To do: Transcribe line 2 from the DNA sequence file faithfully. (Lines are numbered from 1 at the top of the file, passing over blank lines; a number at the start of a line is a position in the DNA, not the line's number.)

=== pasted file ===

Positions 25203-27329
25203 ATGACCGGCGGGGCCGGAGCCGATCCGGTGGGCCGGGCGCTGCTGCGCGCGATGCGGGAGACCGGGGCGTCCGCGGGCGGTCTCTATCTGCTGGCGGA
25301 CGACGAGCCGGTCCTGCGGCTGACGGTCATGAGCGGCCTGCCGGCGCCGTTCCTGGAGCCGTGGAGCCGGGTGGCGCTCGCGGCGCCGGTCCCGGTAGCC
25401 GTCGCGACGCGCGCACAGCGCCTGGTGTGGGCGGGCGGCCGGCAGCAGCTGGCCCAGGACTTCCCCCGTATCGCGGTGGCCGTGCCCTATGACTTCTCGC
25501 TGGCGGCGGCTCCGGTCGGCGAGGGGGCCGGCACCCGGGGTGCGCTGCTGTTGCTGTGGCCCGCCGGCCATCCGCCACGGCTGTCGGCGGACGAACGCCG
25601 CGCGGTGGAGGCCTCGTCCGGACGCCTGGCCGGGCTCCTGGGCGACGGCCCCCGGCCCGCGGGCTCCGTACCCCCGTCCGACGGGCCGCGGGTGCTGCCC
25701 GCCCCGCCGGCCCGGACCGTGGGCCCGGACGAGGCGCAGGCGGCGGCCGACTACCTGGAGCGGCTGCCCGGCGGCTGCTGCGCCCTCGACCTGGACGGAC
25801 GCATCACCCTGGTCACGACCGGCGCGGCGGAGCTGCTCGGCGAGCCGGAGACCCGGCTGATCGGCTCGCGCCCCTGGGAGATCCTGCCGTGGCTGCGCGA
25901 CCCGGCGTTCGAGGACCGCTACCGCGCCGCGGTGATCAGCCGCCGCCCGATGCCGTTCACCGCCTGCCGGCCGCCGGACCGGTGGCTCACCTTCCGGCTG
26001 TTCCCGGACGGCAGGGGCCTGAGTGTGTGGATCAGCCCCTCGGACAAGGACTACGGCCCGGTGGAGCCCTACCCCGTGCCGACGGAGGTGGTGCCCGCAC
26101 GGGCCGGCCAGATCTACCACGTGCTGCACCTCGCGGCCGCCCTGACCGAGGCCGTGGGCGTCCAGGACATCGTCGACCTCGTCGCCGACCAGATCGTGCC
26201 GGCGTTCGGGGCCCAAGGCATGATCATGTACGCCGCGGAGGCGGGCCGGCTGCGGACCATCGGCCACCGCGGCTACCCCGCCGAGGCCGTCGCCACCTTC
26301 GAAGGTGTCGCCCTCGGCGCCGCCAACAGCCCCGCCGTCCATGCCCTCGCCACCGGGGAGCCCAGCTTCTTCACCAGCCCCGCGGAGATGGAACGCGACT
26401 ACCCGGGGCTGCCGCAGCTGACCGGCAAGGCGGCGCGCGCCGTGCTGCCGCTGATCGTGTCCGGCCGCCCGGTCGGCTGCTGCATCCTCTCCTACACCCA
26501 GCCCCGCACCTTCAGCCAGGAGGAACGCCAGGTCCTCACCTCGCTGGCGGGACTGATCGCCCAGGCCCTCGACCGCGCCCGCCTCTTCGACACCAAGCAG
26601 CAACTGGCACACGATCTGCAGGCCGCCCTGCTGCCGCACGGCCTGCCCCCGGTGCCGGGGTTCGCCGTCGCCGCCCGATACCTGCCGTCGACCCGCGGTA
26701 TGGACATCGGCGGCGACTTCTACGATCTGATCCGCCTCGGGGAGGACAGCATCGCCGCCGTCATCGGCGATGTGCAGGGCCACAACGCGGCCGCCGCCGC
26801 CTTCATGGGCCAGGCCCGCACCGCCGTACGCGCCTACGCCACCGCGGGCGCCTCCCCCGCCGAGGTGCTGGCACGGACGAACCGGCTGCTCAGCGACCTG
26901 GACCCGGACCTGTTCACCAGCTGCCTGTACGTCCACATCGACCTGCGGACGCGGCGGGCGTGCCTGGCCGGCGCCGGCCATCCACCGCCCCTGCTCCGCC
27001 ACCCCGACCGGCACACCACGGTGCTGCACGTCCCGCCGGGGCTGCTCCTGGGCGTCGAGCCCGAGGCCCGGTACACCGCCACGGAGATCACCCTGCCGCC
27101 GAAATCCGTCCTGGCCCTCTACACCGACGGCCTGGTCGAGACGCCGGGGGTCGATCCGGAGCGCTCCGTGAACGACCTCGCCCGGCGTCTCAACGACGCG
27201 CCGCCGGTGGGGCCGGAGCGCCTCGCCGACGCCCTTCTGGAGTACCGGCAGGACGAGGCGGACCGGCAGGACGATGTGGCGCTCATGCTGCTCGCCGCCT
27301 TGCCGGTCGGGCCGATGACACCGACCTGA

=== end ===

25203 ATGACCGGCGGGGCCGGAGCCGATCCGGTGGGCCGGGCGCTGCTGCGCGCGATGCGGGAGACCGGGGCGTCCGCGGGCGGTCTCTATCTGCTGGCGGA